“Stem the bleed”: Juro launches contract reader to digitise legacy contracts

In a major new release for Juro, its contract collaboration platform can now read uploaded PDF contracts in order to extract and store key data within the platform.
The new contract reader, which is just out of beta with customers including Skyscanner and Deliveroo, opens up Juro’s workflow to legacy contracts as well as those natively created by its machine-readable editor.
The contract reader uses machine learning to parse and extract data such as key dates, party and company names, and addresses, meaning they can be managed in terms of the likes of renewal reminders, approvals and further negotiation.
Speaking to Legal IT Insider about the release, CEO and co-founder Richard Mabey said: “Contracts are designed not to be easily managed – they are built by lawyers for lawyers and are largely uncollaborative; siloed and unstructured.
“We’re about rebuilding contracts for the end reader so that they are modular and machine readable. Rather than being in unstructured PDF form that you then have to pay people to read, why should they not be machine readable from the get-go?”
He adds: “We think of Juro not so much as contract management but as a contract data platform where everything is machine readable. The result of that is better collaboration and users don’t have to be lawyers.”
According to Mabey the contract reader functionality was released in the last couple of months and has just come out of beta, with customers such as Deliveroo and Skyscanner now migrating to a new version. He tells us: “We’ve been testing it for a long time.”
“The short story is that a load of providers are saying, ‘We make Microsoft Word more efficient’ and then you have to buy another tool because your contracts are unstructured and you don’t know what they say.
“If you stem the bleed you don’t need to use a Kira or Luminance. We started with automation and now this is a wider play. Clients say, ‘Great, we’ve stemmed the bleed for contracts that go through Juro, but what about other contracts or our 10,000 PDFs – this is where the machine learning functionality comes into play.”
After uploading the PDF using an OCR scan it becomes readable and Mabey says: “You can review a PDF and find all of these data points such as the date and rather than having to manually tag it the work is done for you. If you want to set up a renewal you get a reminder one week before in a email or Slack.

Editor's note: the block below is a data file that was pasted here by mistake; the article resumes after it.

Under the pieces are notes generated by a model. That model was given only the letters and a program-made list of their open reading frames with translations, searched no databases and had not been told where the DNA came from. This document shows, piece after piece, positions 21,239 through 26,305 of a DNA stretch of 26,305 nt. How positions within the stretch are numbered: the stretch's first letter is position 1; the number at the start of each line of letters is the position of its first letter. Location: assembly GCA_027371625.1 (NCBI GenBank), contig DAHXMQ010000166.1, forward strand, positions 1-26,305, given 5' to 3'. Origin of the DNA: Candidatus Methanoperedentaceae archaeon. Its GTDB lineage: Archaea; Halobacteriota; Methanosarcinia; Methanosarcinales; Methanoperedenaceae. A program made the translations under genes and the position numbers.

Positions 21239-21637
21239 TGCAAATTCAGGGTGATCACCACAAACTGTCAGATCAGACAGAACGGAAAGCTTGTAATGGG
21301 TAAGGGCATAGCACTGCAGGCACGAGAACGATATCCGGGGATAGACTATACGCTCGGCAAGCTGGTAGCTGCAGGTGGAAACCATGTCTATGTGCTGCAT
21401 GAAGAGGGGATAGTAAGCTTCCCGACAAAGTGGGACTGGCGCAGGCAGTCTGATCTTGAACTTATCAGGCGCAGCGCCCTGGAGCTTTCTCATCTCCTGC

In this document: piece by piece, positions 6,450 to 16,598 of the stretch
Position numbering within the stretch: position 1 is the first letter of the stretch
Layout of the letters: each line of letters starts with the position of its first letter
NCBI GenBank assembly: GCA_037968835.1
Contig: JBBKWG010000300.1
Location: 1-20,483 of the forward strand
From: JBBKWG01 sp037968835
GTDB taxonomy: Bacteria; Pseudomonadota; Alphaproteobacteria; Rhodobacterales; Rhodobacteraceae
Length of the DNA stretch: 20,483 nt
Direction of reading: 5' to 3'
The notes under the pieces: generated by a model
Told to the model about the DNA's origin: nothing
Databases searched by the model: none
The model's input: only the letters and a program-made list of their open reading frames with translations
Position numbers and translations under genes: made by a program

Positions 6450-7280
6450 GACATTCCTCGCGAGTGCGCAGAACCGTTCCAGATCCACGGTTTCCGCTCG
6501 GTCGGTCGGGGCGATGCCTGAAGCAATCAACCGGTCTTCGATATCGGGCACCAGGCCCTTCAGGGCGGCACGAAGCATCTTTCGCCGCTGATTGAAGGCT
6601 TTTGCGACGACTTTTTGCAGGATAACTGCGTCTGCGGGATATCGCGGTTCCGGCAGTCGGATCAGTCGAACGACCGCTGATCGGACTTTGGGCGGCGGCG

“Not only does Juro have a slick workflow but it records all the metadata so it becomes a data platform”
He adds: “What we’re doing is very narrow but we are saving clients having to repeat the task of manually tag contracts. It’s the whole package that’s key.
While OCR technology is far from new and other contract management platforms such as Seal Software and OpenText’s contract management platform include this kind of ability to import and read legacy contracts, Juro says its USP is that it is building out from its collaboration suite.
“This functionality in Juro augments our collaboration suite,” said Mabey. “So, for example, the metadata feeds our analytics, which can be tied to key data reminders, and can be pushed through approval workflows.
“It is really what sits alongside it that’s important. To become a true system of record, templates are not enough, signatures are not enough, data extraction is not enough. It’s tying these things together in a user-friendly way that matters.”
Juro, which is headquartered in London, was founded in 2016 by Mabey and Pavel Kovalevich. Since then has raised almost $3m in funding from the likes of Point Nine Capital, Seedcamp, the founders of TransferWise, Indeed and Gumtree, as well as Ned Staple, general counsel of Zoopla.
While it is exempt from filing full accounts at Companies House, the limited accounts filed in June show that in the year to 31 December Juro had current assets of £1,139,958 compared with £369,769 in the past financial year. Assets less current liabilities were £1,007,864 compared with £250,248 in 2017.